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    Tying place names to county names with geonames.org

    Ever had to figure out which county a town falls into? It’s harder than it looks.

    San Francisco falls in San Francisco County. That’s easy.

    Los Angeles is in Los Angeles County. Done.

    New York spans five counties because a borough is the same as a county. And Boston falls in Suffolk County. Menlo Park is in San Mateo and so is Palo Alto. ?

    Borough, county, parish, census area, municipality and sometimes city (but sometimes not) all mean the same – a county. Oh, and names are not globally unique, only state-unique. Marvelous.

    So, how do you tie town-based datasets to county-based datasets? Say you want to compare tech salaries to median household income. I choose this example because that’s what I’m doing. ?

    The tech salary is a CSV that looks like this:

    supreme tech solutions llc,software analyst,"75,000","walnut creek, ca",10/25/2012,10/25/2012,certified supreme tech solutions llc,software analyst,"76,690","brisbane, ca",10/16/2012,10/16/2012,certified west corporation,software analyst,"85,000","omaha, ne",10/12/2012,10/24/2012,certified wincere inc,software analyst,"86,133","anaheim, ca",11/01/2012,12/31/2012,certified

    Company, job title, base salary, location (town + state), start date, visa succeeded. Supreme Tech Solutions, LLC employed a software analyst for $75,000 in Walnut Creek, CA on October 25th, 2012, and his or her H1B visa went through.

    The census dataset for median household incomes looks like this:

    Autauga County,AL,54.366,50.916,57.816 Baldwin County,AL,49.626,46.516,52.736 Barbour County,AL,34.971,32.475,37.467

    County, state, median household income, 90% confidence interval lower bound, upper bound. In Autauga County, Alaska, the median household income is $54,366 and 90% of households fall between $50,916 and $57,816.

    Notice the problem? One has town names, the other has county names. I don’t think census data for specific towns even exists.

    Geonames.org to the rescue! They’ve built up a sturdy database of geographical names. Everything from latitude and longitude to interesting meta data like pseudonyms and even landmark names.

    There’s an API with libraries for many languages, but it doesn’t return county names. I wish it did, because scraping their HTML search results felt dirty. Those do return a county name.


    Scraping geonames’ search using Python and pyquery looks like this:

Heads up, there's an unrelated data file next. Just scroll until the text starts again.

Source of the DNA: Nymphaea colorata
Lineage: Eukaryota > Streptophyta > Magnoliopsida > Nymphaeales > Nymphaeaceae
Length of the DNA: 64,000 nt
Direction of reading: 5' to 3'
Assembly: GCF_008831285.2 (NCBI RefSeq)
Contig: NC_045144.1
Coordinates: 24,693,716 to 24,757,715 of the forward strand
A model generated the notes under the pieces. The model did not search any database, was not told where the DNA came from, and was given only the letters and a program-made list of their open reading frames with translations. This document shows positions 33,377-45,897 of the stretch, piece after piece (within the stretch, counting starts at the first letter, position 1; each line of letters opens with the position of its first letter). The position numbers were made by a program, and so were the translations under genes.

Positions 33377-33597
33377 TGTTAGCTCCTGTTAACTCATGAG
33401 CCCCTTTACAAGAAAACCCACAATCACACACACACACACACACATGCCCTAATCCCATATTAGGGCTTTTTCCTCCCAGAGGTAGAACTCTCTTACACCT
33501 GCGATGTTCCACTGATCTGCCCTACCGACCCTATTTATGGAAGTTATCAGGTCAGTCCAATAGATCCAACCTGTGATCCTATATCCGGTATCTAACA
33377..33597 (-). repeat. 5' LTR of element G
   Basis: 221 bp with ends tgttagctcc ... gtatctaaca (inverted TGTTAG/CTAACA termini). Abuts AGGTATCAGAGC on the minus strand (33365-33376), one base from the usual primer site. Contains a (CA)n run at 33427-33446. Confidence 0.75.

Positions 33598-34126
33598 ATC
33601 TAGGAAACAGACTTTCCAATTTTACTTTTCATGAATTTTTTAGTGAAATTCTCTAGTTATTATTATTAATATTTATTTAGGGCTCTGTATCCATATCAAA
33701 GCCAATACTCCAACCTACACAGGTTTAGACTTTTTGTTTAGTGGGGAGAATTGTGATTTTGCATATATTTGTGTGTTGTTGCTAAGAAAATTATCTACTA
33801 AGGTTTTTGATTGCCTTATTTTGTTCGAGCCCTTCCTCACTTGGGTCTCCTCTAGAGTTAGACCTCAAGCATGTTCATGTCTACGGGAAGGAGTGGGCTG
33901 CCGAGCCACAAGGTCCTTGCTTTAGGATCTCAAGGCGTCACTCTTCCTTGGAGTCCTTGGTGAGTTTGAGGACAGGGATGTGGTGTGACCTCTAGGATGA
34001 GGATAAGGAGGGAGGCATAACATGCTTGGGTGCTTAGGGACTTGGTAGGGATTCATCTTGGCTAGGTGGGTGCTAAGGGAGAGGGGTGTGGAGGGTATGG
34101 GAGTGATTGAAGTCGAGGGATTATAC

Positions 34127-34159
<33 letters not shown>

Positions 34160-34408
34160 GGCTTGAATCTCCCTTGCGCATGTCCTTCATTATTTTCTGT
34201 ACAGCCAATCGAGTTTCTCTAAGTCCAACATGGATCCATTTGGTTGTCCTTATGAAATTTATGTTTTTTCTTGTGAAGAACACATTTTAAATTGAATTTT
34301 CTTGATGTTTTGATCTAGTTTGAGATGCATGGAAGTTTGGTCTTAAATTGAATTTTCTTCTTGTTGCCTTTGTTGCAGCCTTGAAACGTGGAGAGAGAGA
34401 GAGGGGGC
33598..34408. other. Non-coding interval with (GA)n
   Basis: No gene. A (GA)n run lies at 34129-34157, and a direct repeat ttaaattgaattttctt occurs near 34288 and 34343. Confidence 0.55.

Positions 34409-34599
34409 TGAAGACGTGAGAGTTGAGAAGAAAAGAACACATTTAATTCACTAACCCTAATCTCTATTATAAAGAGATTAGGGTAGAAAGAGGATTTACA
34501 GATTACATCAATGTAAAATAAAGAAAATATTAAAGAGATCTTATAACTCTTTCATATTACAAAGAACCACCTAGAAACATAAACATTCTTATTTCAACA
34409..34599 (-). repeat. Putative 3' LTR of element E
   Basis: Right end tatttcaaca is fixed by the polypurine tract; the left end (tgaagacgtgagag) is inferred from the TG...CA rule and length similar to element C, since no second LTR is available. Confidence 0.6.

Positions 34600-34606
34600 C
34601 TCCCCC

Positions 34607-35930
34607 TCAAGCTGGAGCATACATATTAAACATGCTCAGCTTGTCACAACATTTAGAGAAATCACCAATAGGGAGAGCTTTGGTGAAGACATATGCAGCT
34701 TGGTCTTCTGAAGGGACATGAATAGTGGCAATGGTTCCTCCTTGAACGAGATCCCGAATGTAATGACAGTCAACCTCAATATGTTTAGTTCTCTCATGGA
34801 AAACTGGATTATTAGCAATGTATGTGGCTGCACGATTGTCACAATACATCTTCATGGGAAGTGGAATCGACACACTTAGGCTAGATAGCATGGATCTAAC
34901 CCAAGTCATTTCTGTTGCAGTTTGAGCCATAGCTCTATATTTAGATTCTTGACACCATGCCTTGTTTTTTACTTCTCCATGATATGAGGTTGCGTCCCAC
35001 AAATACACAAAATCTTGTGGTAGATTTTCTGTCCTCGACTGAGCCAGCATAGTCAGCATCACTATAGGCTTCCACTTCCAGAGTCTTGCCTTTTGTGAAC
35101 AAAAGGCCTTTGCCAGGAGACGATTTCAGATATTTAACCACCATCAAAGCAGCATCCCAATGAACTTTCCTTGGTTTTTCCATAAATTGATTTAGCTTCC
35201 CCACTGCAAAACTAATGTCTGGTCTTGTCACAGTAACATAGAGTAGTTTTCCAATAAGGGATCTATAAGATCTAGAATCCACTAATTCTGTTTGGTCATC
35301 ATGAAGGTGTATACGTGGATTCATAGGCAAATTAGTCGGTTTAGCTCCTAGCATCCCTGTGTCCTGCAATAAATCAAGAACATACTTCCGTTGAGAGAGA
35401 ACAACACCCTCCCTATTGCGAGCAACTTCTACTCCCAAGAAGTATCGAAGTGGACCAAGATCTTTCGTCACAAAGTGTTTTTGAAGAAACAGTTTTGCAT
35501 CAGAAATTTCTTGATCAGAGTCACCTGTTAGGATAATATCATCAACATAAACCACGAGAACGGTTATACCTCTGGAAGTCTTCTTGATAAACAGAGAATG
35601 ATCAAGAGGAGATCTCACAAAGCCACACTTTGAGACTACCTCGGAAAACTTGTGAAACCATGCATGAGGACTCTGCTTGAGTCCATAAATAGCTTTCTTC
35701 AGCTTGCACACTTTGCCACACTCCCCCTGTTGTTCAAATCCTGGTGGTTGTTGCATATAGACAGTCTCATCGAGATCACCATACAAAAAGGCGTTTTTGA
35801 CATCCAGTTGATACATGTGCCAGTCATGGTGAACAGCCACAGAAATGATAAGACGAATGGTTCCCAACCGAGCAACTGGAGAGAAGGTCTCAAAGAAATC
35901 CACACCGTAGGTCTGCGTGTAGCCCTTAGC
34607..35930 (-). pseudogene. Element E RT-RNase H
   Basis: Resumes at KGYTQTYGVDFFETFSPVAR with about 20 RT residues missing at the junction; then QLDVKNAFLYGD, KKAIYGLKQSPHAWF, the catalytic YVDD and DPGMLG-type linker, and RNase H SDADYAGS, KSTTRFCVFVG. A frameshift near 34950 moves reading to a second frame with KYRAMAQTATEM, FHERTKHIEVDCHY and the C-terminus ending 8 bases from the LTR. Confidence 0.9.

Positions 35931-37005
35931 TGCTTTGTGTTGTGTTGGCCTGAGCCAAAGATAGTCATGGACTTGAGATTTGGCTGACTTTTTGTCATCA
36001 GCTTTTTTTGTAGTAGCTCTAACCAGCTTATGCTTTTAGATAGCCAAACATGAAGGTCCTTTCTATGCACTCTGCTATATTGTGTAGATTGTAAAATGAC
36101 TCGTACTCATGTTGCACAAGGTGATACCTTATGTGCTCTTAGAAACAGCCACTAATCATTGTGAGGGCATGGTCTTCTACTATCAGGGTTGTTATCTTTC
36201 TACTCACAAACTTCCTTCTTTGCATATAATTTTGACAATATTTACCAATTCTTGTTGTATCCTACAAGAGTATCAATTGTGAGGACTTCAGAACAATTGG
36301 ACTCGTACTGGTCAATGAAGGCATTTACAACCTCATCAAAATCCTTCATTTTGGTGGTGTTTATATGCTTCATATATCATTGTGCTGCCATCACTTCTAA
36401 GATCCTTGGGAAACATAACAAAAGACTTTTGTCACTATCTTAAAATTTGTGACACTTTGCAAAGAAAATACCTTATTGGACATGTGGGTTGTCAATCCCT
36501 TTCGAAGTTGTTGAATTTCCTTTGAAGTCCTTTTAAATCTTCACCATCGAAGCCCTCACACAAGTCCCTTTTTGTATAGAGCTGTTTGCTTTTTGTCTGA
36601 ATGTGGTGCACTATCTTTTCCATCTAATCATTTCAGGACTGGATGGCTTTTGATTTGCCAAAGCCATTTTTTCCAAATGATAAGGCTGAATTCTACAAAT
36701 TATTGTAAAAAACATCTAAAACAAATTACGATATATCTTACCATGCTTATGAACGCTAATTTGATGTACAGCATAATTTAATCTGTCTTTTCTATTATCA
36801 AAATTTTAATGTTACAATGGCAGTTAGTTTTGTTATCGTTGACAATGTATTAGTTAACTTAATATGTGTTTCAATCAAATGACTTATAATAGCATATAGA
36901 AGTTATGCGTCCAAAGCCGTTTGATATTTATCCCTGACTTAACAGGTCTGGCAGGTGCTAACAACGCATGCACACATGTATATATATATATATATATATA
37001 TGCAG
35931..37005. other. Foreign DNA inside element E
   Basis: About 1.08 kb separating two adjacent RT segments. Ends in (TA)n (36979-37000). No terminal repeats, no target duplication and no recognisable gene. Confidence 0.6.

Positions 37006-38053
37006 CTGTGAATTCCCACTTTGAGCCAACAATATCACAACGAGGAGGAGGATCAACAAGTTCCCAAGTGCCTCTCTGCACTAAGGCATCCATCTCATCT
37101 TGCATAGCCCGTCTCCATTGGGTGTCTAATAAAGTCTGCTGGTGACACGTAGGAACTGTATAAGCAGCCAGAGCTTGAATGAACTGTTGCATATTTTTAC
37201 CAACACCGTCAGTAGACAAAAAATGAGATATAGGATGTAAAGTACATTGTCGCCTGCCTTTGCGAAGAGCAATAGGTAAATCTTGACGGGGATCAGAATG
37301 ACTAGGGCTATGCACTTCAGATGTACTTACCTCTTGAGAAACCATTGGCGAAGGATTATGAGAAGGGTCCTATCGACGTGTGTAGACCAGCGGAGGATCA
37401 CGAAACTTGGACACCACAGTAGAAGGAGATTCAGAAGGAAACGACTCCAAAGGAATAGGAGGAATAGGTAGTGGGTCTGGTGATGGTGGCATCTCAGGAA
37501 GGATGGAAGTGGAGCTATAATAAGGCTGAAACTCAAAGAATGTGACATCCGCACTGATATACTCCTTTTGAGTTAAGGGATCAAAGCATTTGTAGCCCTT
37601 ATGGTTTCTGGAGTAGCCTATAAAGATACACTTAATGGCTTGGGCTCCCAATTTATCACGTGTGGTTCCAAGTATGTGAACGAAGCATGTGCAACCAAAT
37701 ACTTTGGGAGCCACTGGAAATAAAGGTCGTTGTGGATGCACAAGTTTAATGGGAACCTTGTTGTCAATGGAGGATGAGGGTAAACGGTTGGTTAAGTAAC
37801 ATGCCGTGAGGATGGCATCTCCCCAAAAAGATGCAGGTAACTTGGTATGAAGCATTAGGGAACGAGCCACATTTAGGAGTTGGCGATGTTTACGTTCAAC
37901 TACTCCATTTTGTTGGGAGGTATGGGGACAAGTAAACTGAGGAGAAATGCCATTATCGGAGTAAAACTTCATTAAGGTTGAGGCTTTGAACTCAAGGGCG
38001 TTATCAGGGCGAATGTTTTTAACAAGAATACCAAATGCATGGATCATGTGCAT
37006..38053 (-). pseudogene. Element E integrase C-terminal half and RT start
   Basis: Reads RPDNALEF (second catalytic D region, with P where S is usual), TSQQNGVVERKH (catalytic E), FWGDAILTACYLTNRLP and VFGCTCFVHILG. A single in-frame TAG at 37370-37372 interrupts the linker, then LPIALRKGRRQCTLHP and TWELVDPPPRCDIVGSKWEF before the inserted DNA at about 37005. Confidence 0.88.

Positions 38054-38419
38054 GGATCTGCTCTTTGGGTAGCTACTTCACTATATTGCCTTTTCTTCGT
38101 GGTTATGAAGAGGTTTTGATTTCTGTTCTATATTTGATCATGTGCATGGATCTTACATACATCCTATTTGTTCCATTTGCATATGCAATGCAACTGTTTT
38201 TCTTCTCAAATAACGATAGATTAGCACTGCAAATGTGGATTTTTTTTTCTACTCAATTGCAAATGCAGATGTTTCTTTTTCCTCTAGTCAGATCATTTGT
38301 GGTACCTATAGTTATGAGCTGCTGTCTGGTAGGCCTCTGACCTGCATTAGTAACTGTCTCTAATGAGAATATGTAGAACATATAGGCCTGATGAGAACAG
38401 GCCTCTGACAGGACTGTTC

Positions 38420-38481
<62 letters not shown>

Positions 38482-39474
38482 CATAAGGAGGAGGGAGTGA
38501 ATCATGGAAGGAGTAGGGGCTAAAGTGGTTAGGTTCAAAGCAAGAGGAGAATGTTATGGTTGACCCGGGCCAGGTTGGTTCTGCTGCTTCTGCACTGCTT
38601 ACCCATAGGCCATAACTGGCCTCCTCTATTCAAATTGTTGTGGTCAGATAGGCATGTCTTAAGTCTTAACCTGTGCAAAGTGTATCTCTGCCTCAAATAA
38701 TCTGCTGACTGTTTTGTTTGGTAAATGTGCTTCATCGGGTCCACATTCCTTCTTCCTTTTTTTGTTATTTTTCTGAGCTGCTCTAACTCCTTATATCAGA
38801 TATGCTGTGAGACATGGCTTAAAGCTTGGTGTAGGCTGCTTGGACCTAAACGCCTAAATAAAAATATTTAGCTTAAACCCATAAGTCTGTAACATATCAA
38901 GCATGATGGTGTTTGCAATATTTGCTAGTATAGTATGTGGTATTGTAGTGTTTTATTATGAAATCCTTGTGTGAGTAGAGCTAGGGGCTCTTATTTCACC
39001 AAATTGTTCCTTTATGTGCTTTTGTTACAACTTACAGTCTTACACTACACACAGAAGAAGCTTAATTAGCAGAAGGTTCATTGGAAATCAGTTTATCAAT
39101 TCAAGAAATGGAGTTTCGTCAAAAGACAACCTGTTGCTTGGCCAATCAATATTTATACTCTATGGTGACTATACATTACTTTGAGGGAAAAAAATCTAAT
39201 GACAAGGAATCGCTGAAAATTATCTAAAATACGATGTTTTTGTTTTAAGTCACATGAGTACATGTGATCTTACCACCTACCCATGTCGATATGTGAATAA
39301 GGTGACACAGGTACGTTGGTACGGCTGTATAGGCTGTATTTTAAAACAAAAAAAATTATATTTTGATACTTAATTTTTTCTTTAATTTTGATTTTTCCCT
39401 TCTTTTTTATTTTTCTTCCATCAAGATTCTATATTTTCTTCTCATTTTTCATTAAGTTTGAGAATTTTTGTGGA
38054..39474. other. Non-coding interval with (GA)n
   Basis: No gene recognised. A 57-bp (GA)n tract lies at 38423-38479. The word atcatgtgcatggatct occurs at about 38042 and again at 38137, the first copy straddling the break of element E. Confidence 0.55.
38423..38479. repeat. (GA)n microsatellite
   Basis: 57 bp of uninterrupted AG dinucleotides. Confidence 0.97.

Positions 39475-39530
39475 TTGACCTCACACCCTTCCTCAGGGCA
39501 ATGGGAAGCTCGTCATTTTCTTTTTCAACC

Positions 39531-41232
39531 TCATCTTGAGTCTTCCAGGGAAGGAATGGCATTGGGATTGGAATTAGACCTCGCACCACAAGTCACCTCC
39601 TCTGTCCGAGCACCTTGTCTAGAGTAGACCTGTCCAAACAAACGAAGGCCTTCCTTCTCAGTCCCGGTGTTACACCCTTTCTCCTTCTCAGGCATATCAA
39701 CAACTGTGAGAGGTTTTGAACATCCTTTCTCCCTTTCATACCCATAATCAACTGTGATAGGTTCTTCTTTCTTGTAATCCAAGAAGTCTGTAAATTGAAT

def countynames():
        with open("h1bs-2012-2016-cleaned.csv", "rb") as csvfile:
            reader = csv.reader(csvfile)
            with open("h1bs-2012-2016-final.csv", "wb") as csvoutfile:
                writer = csv.writer(csvoutfile)
                                 'job title',
                                 'base salary',
                                 'submit date',
                                 'start date',
                                 'case status'])
                counties = {}
                for row in reader:
                    if len(row) > 0:
                        location = row[3]
                        if location not in counties:
                            url = "http://geonames.net/search.html?q=%s&username=YOUR_USERNAME" % location.replace(' ', '+').replace(',', '')
                            d = pq(url)
                            county = d('table.restable tr:eq(2) td:eq(2) small').text()
                            counties[location] = county
                        _location = location.split(',')
                        outrow = [row[0],
                        print outrow

    Ho boy, so much code! Let me walk you through it.

    We start by opening the input file - with open(file) as csvfile:. The rest of our code works with this file. When we’re done, Python will close the file pointer and do any cleanup.

    Then we create a csvreader and skip the header with reader.next(). We follow by opening the output file, creating a csvwriter, and writing a header row with writerow.

    We’re going to use a counties dictionary to avoid pinging Geonames for things we already know. We loop through rows in our input file with for row in reader. Each row is now an array of strings called row.

    location is in row[3]. If we don’t have it yet, we make a request to geonames.net/search.html with a q search term and a username. This lets us use the donate-only service, which is faster and more reliable. We’re also making a lot of requests – not paying would be a dick move.

    pq(url) gives us a jQuery-like interface to the HTML response. We access the <small> in 2nd column of 2nd row of table with class restable with d('table.restable tr:eq(2) td:eq(2) small') then get its text() value. That’s the county name.

    I had to inspect source on the geonames website to find that lookup. This code is fragile, and it will break if geonames changes anything. But the search results page looks like it hasn’t been redesigned in about 10 years, so I think we’re good.

    With the county name fetched, we cache the result in counties and write a new row into the output file with writer.writerow().

    Ain’t Python grand?

    Published on October 4th, 2016 in Technical

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